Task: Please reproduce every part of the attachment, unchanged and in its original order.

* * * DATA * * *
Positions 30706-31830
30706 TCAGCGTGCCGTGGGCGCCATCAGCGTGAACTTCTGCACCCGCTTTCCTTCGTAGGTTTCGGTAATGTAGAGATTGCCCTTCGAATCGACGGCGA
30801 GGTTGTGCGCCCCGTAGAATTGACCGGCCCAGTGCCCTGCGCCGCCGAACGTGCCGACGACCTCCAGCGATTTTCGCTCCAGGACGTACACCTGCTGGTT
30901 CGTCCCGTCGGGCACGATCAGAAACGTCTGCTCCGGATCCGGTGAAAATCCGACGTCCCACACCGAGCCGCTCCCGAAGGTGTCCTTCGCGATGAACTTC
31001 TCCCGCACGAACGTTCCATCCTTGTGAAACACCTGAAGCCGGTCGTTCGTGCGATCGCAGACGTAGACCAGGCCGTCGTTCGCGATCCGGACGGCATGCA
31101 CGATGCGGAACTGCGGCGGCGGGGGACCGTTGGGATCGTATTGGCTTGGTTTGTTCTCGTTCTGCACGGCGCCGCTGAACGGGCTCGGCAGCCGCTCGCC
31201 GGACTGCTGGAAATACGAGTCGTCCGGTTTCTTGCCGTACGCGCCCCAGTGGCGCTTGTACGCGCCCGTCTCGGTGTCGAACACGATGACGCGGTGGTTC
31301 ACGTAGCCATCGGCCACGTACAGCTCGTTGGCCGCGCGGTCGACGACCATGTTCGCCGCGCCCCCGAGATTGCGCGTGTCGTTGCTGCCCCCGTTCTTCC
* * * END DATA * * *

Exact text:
Positions 30706-31830
30706 TCAGCGTGCCGTGGGCGCCATCAGCGTGAACTTCTGCACCCGCTTTCCTTCGTAGGTTTCGGTAATGTAGAGATTGCCCTTCGAATCGACGGCGA
30801 GGTTGTGCGCCCCGTAGAATTGACCGGCCCAGTGCCCTGCGCCGCCGAACGTGCCGACGACCTCCAGCGATTTTCGCTCCAGGACGTACACCTGCTGGTT
30901 CGTCCCGTCGGGCACGATCAGAAACGTCTGCTCCGGATCCGGTGAAAATCCGACGTCCCACACCGAGCCGCTCCCGAAGGTGTCCTTCGCGATGAACTTC
31001 TCCCGCACGAACGTTCCATCCTTGTGAAACACCTGAAGCCGGTCGTTCGTGCGATCGCAGACGTAGACCAGGCCGTCGTTCGCGATCCGGACGGCATGCA
31101 CGATGCGGAACTGCGGCGGCGGGGGACCGTTGGGATCGTATTGGCTTGGTTTGTTCTCGTTCTGCACGGCGCCGCTGAACGGGCTCGGCAGCCGCTCGCC
31201 GGACTGCTGGAAATACGAGTCGTCCGGTTTCTTGCCGTACGCGCCCCAGTGGCGCTTGTACGCGCCCGTCTCGGTGTCGAACACGATGACGCGGTGGTTC
31301 ACGTAGCCATCGGCCACGTACAGCTCGTTGGCCGCGCGGTCGACGACCATGTTCGCCGCGCCCCCGAGATTGCGCGTGTCGTTGCTGCCCCCGTTCTTCC